Proceed exactly as per the original kaju katli recipe, which ever you choose to follow.  I followed this recipe, something I had posted earlier, as it has worked for me unfailingly, each time.
Just as the contents in the kadai are beginning to come together, add colour no. 1, a pinch of yellow to the kaju mixture.  Now mix vigorously so that the colour would spread out evenly.  This would give a mild yellow/peach colour to the kaju dough. 

Now, keep stirring as it is easy for the kaju mixture to get burnt. 
Once the mixture reached a soft-ball consistency, switch off the flame. 

Wait for about 3-4 minutes.  When the heat became bearable, pinch a small quantity of the dough and roll it into a ball.  Now create a small dent using the index finger and stick a clove in it. 

Repeat the same procedure with the remaining dough. 

Now, the basic apple shape is obtained.  The next job is to colour them. 

For this, mix 2 tsps of water with a small pinch of red colour. Dip just once and paint one apple with it.  Repeat till all apples are painted. 
Cute-looking kaju apples would be ready. 

This is the Marathi video I had followed to make these kaju apples.  Though the video was in a language I do not understand word for word, the explanation was very clear.  
Now, for the kaju apples to get firmer, I stored them in an air-tight container with the lid open for half an hour (for the whole thing to dry up neatly), and then stored them in an air-tight box (with lid tightly closed) at room temperature.  I did not store them in the fridge as they tend to become gooey once removed from the fridge.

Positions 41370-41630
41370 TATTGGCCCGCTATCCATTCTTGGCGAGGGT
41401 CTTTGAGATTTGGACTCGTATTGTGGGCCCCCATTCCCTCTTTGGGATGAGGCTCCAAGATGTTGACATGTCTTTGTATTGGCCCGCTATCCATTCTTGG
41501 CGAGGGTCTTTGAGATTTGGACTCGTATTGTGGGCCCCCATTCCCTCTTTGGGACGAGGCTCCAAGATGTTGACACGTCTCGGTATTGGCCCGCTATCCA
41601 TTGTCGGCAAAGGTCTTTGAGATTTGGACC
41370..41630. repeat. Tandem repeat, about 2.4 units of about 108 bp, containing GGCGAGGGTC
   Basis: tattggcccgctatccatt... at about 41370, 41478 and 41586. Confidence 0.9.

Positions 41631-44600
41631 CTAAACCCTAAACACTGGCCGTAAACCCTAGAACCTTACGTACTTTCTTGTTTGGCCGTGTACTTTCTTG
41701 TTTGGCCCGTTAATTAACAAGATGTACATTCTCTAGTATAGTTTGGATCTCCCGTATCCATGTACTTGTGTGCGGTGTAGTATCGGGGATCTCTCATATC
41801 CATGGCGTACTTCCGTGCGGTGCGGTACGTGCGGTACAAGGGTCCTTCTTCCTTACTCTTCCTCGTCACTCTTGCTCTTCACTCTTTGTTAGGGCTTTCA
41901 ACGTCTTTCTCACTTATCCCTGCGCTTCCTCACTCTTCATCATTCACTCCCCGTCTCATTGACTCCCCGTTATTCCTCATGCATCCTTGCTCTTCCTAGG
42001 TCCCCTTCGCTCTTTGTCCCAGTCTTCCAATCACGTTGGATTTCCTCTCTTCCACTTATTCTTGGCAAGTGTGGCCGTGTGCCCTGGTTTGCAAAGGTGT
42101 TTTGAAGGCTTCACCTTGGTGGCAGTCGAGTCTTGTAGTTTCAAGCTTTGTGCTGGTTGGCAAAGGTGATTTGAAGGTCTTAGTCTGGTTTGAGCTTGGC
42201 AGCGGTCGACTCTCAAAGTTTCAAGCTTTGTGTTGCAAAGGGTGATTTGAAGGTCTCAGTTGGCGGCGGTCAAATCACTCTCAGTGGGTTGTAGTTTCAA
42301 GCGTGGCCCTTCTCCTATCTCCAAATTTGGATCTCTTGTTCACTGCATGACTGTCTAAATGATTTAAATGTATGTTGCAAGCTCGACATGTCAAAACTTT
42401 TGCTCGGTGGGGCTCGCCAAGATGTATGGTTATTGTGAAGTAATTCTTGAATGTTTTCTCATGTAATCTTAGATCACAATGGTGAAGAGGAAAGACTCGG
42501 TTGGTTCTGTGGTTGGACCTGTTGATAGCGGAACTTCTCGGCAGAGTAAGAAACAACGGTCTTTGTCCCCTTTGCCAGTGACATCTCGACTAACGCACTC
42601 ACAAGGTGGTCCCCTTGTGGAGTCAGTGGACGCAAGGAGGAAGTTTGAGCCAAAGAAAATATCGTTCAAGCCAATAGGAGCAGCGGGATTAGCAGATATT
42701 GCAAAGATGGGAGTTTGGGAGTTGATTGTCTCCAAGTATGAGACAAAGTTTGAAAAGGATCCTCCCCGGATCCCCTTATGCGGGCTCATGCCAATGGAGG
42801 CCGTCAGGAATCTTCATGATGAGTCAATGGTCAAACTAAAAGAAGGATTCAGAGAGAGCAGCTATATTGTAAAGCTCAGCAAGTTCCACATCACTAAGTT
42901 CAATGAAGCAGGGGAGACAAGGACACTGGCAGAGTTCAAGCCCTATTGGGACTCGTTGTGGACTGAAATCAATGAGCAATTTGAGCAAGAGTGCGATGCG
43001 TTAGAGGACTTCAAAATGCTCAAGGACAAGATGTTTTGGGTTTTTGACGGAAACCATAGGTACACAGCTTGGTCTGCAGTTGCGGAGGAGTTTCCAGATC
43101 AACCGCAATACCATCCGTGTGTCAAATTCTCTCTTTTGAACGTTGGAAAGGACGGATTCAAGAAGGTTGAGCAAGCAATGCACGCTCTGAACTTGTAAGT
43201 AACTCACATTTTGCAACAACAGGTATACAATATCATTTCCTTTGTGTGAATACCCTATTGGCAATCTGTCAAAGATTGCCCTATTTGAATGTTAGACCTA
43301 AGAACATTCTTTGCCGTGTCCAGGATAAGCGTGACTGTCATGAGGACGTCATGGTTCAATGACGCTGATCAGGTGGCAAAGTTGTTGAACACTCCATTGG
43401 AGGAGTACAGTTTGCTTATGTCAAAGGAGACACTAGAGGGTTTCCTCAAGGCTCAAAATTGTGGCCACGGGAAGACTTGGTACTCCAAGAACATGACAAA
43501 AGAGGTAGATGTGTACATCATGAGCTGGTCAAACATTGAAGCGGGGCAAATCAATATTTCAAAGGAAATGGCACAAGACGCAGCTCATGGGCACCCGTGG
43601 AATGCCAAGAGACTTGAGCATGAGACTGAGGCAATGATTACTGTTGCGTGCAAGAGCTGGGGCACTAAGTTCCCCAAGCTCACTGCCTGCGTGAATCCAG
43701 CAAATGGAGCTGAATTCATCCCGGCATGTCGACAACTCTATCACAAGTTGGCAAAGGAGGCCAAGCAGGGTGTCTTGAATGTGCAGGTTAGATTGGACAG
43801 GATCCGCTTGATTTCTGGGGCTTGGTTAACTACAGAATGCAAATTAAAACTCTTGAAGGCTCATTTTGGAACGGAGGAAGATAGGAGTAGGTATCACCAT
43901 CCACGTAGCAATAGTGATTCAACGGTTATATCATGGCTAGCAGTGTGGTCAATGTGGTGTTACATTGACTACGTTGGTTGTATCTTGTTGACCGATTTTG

Next time I attempt this one, I might choose to make kaju lotuses.  They also seem like a lot of fun!

Monday, November 18, 2013

Peanut laddoos (Kadalai urundai)

It has been a real long time since I posted anything in this space.  In the past three years, I had few other things to attend to and now it is blog-time again.  I will persevere to be reasonably regular.  Attempting to pen down a recipe in this space after three years was not easy.  What used to be a routine activity, has been taking forever.  Also I had struggled to capture tolerable snaps of food.  I’m sure I would improve with more posts. Now, over to today’s recipe.

These laddoos were made for Karthikai Deepam (Karthik Purnima).  I am not quoting any specific reference for this recipe since it is borrowed from so many sources.  But the below is the recipe I would go to the next time I would be making this.

Ingredients (makes 12 laddoos)

Peanuts (roasted, skinned and measured): 1 and ¼ cup
Jaggery (paagu vellam): ½ cup (heaped)
Dry ginger powder: ¼ tsp (optional)
Elaichi powder: ¼ tsp (optional)
Water: 1/4 cup
Ghee or rice flour (for dusting)


  • Heat a kadai.  Dry roast the peanuts till they turn brown for about 7-8 minutes.  Once cool, peel and then measure them.
  • Powder the jaggery.  Now start making the jaggery syrup.  Add the jaggery and water.  Once all the jaggery melts, filter the syrup if you have to. Let the syrup reach a hard ball consistency.  I had to wait quite some time for it.  There is enough tutorial on google talking how to identify if this consistency has been attained. 
  • Once this is reached, quickly add the peanuts to it and mix vigorously.
  • Start making small-sized balls.  Do not strive to make perfectly round balls at this stage.  Rough ones will do.  Fine-tuning can be done later.
  • If the syrup thickens, mildly heat up the kadai, for about 20-30 seconds.  The jaggery will loosen and would facilitate making the balls.
  • Finish with the remaining peanut-jaggery mixture.
  • Now go back to the balls and fine-tune them. 
  • Kadalai urundai is ready to be devoured!